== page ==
God invites us to practice the presence of people within an awareness of His presence. That is no small task, especially at this time of year. How then can we do this? By intentionally practicing His presence first. No greater teacher can offer us insight on how to do this better than Brother Lawrence, a 16th century Carmelite from Paris. I reread The Practice of the Presence of God every couple of years to remind myself of his simple, timeless wisdom. Here are a few of his gems for you to prayerfully consider this Christmas: I make it my business only to persevere in His holy presence…which I may call an actual presence of God; or, to speak better, a habitual, silent, and secret conversation of the soul with God. The time of business does not differ from the time of prayer, and in the noise and clatter of the kitchen, while several persons. Read more.
Are you suffering from “success” that is making you spiritually sick? The toxic success for most of us pastors and leaders has more to do with numbers and growth than it does with money or “things.” Nonetheless, it remains a very real sickness in the church. Here is a survey I adapted from an inventory Paul Pearsall developed in his provocative book, Toxic Success. Would the people how know you best say that: 1. Your success is coming at the price of being insensitive, and even oblivious, to the needs around you?2. You vacillate from high energy to total crashing.3. You are grumpy and don’t laugh easily.4. People are afraid to bother you because you’re too busy.5. You’re almost always doing several things at once.6. People have trouble getting and keeping your attention.7. You don’t touch or hug much.8. You are perfectionistic and controlling.9. You’re critical and intolerant of other people.10. You often feel annoyed. Read more.
Are you suffering from “success” that is making you spiritually sick? The toxic success for most of us pastors and leaders has more to do with numbers and growth than it does with money or “things.” Nonetheless, it remains a very real sickness in the church. Here is a survey I adapted from an inventory Paul Pearsall developed in his provocative book, Toxic Success. Would the people how know you best say that: 1. Your success is coming at the price of being insensitive, and even oblivious, to the needs around you? 2. You vacillate from high energy to total crashing. 3. You are grumpy and don’t laugh easily. 4. People are afraid to bother you because you’re too busy. 5. You’re almost always doing several things at once. 6. People have trouble getting and keeping your attention. 7. You don’t touch or hug much. 8. You are perfectionistic and controlling. 9. You’re critical. Read more.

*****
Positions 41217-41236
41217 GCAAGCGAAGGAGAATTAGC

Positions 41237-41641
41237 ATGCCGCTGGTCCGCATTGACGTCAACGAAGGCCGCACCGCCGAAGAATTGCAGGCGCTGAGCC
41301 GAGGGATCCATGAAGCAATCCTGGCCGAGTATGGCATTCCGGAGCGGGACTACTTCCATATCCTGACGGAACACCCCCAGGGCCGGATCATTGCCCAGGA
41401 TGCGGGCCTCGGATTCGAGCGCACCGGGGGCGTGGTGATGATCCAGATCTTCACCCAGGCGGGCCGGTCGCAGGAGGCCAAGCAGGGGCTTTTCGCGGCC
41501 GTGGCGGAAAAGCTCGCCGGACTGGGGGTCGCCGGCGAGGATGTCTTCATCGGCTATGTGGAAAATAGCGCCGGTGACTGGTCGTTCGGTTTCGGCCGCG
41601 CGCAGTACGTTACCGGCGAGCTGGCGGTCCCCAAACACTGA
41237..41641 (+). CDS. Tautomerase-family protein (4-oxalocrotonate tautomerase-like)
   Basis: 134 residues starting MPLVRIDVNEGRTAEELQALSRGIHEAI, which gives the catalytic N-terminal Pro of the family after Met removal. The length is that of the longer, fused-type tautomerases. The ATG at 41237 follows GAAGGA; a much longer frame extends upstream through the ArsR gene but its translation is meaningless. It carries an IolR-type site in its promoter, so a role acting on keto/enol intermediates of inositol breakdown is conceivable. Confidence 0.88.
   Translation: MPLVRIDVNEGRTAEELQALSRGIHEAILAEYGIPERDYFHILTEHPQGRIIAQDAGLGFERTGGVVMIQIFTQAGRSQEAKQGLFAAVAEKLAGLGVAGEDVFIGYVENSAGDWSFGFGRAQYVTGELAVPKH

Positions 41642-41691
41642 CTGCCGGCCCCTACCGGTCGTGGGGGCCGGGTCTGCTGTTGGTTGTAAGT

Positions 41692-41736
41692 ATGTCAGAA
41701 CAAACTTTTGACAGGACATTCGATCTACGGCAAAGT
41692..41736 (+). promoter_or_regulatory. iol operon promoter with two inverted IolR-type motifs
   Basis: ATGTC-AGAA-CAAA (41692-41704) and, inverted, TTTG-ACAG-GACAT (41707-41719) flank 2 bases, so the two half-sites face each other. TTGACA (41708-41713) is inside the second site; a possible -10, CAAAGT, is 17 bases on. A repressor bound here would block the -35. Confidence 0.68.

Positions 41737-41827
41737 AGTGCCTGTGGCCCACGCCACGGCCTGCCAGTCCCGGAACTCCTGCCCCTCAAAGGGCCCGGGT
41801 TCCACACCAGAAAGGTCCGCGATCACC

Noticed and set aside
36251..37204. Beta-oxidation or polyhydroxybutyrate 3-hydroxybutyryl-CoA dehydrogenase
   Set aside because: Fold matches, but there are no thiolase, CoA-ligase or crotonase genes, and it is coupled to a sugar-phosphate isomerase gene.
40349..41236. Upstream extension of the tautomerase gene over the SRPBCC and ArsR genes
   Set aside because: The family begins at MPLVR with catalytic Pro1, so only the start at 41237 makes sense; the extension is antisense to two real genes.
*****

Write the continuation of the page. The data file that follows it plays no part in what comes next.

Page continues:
Jean Vanier, founder of the L’Arche communities for people with severe mental and physical disabilities, recently offered an interview with Krista Tippett on her show, On Being. Vanier, one of those few hidden, great Christ-followers, is now 85 years old. The following are, in his own words, a few rich insights from that interview. I invite you to read them slowly and prayerfully. 1. The deepest desire for us all is to be appreciated, to be loved, and to be seen as someone of value. 2. Martin Luther King Jr. rightly said that we will continue to despise people until we have loved and accepted what is despicable in ourselves. 3. We need to love people, not because they are beautiful, but because they are human. 4. Those considered marginalized and disabled can restore balance to the world as to what is important, i.e. love and tenderness. 5. The goal of L’Arche is not to change. Read more.
Tony Campolo frequently points out that Matt.7:1-5 does not teach “Love the sinner, hate the sin.” Instead, it means we are to: “Love the sinner and hate your own sin.” Thomas Merton made a similar point: “If you love peace, then hate injustice, hate tyranny, hate greed – but hate those things in yourself, not in another.” Geri and I just completed our 3-city tour in New Zealand (EHS in partnership with the Willow Creek Association NZ). I was particularly struck by the generous spirit of believers on issues that are particularly contentious and divisive in the USA. Consider the following: Charismatic Baptists. While I know of one or two pastors who might identify themselves as such, this is quite common in New Zealand. Women pastors and elders. We met many here on this tour. Learning from the multicultural, global church. The church I preached in last Sunday had 38 nations represented. I particularly. Read more.
This is ABC TV panel is worth 15 minutes of your time. Observe a healthy, kind discussion around the divisive issues of our day in the USA. This is an excellent example of godly disagreement among Christians with an Islamic spokesperson and a woman representing atheism/secularism also at the table. I love Southern Baptist’s Richard Land gentle, civil disagreement with Jim Wallis of Sojourners: “There’s a difference between the authority of Scripture and our understanding of Scripture.” Calvin Butts from Abyssinian Baptist Church in Harlem also does a great job presenting his position. Unfortunately your browser does not support IFrames.